Physical Funness for the Motion Starved

Fit more fun into your fitness while exploring the outdoors.


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The season of eating

Hummm, what shall I try first?

I hate to do this to you, but it needs to be done. As I’ve said before, Halloween marks the beginning of the season of eating. It starts with Halloween candy on Halloween and ends with champagne brunch or a greasy hangover recovery meal on New Years Day. In spite of our best efforts most of us end up adding layer of blubber to our winter coats during this period.

Let’s start with Halloween. Obviously the best way to keep from packing on the pounds is to completely abstain from taking a dip into the candy bag. Since I’m pretty sure every one of us (except for me because I’m perfect) is going to sample at least one treat this Halloween, there are a few things to consider.

  • First — My fav, Reese’s Peanut Butter Cups (5 mini ones) contain 220 calories, 13g fat and would take me 20 minutes to burn off running a 10-minute mile. Yikes! 20 minutes for just 5 baby cups and who can eat just 5? Not me! Is it worth it? No!
  • A better choice — Dark chocolate. Dark Choco contains less sugar and is rich in antioxidants.
  • Go nuts & fruits — Chocolate that contains raisins and or nuts contain a variety of nutrients, healthy fats and fiber that displace some of the total sugar.
  • White is evil — White chocolate is your least healthy option. It doesn’t actually contain any cocoa, only cocoa butter and it’s packed with sugar and added fat from the extra milk products used. Uck!
  • The bottom line — You put the calories in; you must burn ‘em out. You know that. Right?
  • Some math — 4 Mini Musketeers are equal to 94 calories, 4 Mini Snickers 170 cal’s, 1 snack box Raisinets, 150 cal’s and 4 Milk Maid Caramels contain 150 calories. The average 150-pound person will burn off about 115 calories during 30 minutes of cycling or 340 calories running for the same amount of time at a moderate pace. Think about that.

While I really do try to stay away from the candy I understand the desire to indulge. With that, I hope you will simply remember to work a little harder this season to keep from busting out of your holiday gear. Remember, calories in, calories out.

As always I’ll be here with suggestions so we can all stay fit and fine this yummy season.

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Super ch-ch-ch Chia

Chia, not just for fun anymore

Hopefully this is not new news to you, if it is, you may think I’ve gone completely off my rocker. Today’s topic is Chia Seeds. Yep, those seeds you grew on the ceramic figurines when you were a kid. We all had them. Right?

Now a days, eating chia seeds is very much in fashion. Apparently chia seeds rival the ever-popular flax seeds with their nutritional content and health benefits adding them to the list of “superfoods.”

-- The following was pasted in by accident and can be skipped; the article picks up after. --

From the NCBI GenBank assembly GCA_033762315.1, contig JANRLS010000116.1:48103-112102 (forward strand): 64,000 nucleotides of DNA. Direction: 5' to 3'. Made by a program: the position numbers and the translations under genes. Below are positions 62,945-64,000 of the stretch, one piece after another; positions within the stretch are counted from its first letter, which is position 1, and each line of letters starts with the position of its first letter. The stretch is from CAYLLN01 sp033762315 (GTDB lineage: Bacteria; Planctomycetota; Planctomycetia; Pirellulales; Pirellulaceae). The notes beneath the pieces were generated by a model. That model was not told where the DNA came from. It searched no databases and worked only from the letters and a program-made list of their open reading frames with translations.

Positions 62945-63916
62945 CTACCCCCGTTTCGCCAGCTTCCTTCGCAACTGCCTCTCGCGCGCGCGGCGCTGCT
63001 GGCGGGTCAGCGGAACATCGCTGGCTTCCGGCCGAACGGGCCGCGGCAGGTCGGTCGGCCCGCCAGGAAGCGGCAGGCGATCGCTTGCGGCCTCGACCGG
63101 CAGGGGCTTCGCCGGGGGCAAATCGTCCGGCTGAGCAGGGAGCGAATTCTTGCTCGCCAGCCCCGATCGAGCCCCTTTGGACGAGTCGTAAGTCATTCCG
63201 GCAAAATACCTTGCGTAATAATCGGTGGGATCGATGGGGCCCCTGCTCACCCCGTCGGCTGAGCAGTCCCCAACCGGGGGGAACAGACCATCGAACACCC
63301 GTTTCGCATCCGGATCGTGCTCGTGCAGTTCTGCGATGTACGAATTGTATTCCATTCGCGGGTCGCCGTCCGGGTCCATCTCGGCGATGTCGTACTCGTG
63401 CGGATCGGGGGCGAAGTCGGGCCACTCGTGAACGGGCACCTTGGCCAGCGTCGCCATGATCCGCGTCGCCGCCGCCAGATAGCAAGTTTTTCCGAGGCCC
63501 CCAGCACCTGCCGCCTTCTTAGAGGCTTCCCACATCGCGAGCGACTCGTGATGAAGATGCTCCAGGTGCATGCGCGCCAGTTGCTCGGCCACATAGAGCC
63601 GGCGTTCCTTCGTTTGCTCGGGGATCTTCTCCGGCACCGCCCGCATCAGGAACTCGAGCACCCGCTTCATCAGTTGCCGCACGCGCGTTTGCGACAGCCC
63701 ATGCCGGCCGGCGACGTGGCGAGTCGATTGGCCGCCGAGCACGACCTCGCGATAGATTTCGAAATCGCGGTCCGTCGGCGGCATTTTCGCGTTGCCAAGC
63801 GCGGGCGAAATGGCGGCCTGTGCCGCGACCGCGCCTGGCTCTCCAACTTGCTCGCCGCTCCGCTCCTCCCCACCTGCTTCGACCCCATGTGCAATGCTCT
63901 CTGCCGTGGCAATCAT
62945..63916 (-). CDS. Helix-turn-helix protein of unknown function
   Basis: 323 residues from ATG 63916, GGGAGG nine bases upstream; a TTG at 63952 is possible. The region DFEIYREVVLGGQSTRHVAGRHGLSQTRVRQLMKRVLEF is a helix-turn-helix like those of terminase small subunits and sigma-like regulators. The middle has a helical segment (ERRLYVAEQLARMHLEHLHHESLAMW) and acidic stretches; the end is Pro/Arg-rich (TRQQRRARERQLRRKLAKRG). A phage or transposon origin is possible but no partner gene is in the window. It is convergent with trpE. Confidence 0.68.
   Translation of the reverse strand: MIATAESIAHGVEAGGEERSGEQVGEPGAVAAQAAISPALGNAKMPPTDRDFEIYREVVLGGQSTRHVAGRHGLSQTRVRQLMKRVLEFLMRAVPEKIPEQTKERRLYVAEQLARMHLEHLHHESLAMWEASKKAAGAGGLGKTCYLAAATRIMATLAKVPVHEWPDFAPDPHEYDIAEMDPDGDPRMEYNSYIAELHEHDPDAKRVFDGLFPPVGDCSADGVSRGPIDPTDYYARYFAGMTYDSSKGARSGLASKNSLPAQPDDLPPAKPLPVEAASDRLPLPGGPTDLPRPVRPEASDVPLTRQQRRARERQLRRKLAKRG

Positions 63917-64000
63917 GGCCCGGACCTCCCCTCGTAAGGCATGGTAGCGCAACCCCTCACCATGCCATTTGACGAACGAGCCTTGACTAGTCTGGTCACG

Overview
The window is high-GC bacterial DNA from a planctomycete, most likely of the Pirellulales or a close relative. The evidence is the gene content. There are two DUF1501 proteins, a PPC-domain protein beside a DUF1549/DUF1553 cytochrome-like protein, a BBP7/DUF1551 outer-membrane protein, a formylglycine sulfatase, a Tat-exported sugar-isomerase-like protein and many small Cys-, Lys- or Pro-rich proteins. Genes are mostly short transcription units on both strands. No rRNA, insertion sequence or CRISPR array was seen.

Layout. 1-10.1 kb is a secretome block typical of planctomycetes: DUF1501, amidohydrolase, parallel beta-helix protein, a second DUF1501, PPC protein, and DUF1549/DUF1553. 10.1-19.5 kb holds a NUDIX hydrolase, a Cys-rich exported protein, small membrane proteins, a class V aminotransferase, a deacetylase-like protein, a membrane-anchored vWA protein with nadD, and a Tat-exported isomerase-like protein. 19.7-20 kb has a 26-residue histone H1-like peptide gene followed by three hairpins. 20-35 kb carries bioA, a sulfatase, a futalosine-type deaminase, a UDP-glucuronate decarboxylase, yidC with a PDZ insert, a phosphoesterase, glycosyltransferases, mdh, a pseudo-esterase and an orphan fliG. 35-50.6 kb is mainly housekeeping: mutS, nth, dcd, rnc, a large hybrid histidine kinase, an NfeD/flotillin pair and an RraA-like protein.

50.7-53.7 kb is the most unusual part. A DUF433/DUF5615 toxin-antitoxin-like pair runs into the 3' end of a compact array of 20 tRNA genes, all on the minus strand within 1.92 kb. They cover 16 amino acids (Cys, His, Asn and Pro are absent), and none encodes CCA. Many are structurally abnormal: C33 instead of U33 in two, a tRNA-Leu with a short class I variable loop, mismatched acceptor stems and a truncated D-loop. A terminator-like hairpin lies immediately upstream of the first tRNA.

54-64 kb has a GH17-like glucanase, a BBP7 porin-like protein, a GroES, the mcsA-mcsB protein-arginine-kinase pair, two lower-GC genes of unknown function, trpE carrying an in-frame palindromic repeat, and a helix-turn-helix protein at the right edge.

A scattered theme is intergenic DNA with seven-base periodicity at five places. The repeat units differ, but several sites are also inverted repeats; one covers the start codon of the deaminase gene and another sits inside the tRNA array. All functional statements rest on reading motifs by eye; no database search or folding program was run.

Here’s the lowdown on Chia Seeds

  • First, I should admit that the seeds we’re meant to eat are not the same seeds you grow on ceramic figures.
  • Chia seeds are a nutty tasting whole grain, extremely high in dietary fiber and omega-3 fatty acids.
  • A 1-oz. serving of raw chia seeds contain about 9g of fat, 4g of protein, 11g fiber and 137 calories. The recommended daily dose of chia is 1 oz per day.
  • Chia seeds expand up to 9 times their size in your stomach helping you to feel full faster. Think about that for a second!
  • Whole chia seeds can be added to salads, smoothies and cereal, or where ever you’d use nuts or seeds. Ground chia is used in baking; however remember the daily dosage requirement. I noticed when looking at recipes for muffins that most “chia” baking only includes about a tablespoon of seeds for a recipe that makes 12 servings. If you only get a couple of seeds in a muffin it kind of defeats the purpose.

There’s tons of info out there on the benefits of eating chia. Do some Googling or watch this short video if you want more. As far as I’m concerned, this is enough to get me to try adding some chia to my diet.

P.s. You can buy chia seeds at your local health food store and on-line.


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Cauliflower ain’t no spud!

Cauliflower

A while back it became popular to substitute smushed up, over cooked cauliflower for mashed potatoes in an effort to save calories.

People boiled or steamed chunks of the cruciferous veggie and mashed, blended or electric mixed it to get the consistency of mashed potatoes. Then, they’d add lots of butter and milk and all the other good stuff one would add to make really yummy mashed potatoes. While the cauliflower mush does taste okay, it isn’t mashed potatoes and with all the stuff added it kinda makes the calorie cutting point, mute.

Don’t get me wrong. I’m not putting the kibosh on mushed cauliflower, I’m just gearing up to offer a few options that I feel maintain the integrity of the often under appreciated, very nutritious brainy looking orb.

First — Cauliflower a cruciferous vegetable, in the same plant family as broccoli, kale, cabbage and collards. Cauliflower, along with the rest of the cruciferous family is rich in cancer fighting properties as well as lends support to our body’s detox system, antioxidant system, and its inflammatory/anti-inflammatory system. For detailed health benefits visit here.

A few of my fav details — One cup of cauliflower contains about 28 calories, 3.5 grams fiber, omega 3’s and 2.5 grams protein.

Personally, I’m not a massive fan of cauliflower. However, realizing it’s health benefits and in an effort to eat a diverse diet I’ve come to appreciate, and actually enjoy it.

Here are my suggestions — Choose a head that’s compact with creamy white florets. An old cauliflower will be yellowish. Whatever you do make sure to rinse the orb well. All those nooks and crannies provide lots of room for fungus to hide. Don’t wash until you’re ready to use.